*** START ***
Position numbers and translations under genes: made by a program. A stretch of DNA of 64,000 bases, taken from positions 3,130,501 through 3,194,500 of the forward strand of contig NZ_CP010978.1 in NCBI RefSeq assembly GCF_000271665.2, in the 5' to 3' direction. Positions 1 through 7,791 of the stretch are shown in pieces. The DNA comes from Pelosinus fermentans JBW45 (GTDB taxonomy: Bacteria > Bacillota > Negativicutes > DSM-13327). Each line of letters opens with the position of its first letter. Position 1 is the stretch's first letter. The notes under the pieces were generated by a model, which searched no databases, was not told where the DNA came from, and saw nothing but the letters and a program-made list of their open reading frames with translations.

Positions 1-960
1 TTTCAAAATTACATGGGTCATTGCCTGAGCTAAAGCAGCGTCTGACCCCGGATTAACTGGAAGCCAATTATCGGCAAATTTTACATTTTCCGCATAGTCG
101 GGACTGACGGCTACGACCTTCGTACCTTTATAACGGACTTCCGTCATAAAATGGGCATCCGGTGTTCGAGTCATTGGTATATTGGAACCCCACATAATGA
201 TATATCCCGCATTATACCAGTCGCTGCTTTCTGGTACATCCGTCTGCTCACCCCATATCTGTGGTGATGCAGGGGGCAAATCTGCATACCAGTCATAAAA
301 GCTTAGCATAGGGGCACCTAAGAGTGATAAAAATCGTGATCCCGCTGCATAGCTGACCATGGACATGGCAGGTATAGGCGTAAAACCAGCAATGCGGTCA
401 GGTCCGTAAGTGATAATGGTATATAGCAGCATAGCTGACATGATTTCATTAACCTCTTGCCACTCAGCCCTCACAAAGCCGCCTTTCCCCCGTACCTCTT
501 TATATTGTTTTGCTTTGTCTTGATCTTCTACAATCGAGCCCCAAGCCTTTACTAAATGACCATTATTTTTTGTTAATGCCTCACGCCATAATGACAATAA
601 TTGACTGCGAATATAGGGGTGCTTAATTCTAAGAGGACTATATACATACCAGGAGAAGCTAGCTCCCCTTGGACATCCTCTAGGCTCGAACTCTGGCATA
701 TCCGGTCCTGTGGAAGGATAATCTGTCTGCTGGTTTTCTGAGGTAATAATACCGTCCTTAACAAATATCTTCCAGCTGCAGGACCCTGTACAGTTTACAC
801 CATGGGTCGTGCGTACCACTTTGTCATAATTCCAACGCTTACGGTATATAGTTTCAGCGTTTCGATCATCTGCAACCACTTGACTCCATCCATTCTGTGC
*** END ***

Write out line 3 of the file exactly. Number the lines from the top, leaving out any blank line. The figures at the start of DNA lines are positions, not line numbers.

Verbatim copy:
1 TTTCAAAATTACATGGGTCATTGCCTGAGCTAAAGCAGCGTCTGACCCCGGATTAACTGGAAGCCAATTATCGGCAAATTTTACATTTTCCGCATAGTCG